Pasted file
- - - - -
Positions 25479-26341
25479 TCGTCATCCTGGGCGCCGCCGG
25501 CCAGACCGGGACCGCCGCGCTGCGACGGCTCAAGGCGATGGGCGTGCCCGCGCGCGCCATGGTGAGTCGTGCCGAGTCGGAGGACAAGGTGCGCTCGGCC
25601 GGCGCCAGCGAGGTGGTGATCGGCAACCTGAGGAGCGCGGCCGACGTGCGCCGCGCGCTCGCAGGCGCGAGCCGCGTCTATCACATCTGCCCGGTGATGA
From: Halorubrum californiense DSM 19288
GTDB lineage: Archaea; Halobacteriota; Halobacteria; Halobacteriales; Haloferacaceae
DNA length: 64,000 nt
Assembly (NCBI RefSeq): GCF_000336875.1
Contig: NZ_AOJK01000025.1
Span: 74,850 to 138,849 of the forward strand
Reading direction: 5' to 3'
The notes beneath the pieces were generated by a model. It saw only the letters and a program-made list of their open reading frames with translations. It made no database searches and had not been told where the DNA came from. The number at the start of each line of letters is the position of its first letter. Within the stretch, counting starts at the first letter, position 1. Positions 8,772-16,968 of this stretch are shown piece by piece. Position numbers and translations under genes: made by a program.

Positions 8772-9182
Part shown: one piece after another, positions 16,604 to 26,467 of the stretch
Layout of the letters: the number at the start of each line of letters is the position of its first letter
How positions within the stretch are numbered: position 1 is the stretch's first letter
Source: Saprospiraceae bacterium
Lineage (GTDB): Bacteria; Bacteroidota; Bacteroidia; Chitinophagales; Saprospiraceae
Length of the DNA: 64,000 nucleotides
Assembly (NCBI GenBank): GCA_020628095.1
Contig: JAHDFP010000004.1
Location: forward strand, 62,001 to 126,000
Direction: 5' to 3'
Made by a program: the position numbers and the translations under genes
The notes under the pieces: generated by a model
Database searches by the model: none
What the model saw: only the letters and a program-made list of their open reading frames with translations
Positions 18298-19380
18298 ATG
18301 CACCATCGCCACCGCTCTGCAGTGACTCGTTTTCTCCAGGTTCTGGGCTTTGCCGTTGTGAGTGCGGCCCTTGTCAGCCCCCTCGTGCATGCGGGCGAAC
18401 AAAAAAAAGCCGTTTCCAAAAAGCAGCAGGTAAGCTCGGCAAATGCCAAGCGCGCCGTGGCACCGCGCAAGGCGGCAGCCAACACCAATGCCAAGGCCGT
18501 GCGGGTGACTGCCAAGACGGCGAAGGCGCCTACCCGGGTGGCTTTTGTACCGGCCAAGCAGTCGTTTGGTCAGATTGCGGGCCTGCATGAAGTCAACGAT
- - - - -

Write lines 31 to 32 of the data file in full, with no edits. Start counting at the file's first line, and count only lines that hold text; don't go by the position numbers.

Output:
18401 AAAAAAAAGCCGTTTCCAAAAAGCAGCAGGTAAGCTCGGCAAATGCCAAGCGCGCCGTGGCACCGCGCAAGGCGGCAGCCAACACCAATGCCAAGGCCGT
18501 GCGGGTGACTGCCAAGACGGCGAAGGCGCCTACCCGGGTGGCTTTTGTACCGGCCAAGCAGTCGTTTGGTCAGATTGCGGGCCTGCATGAAGTCAACGAT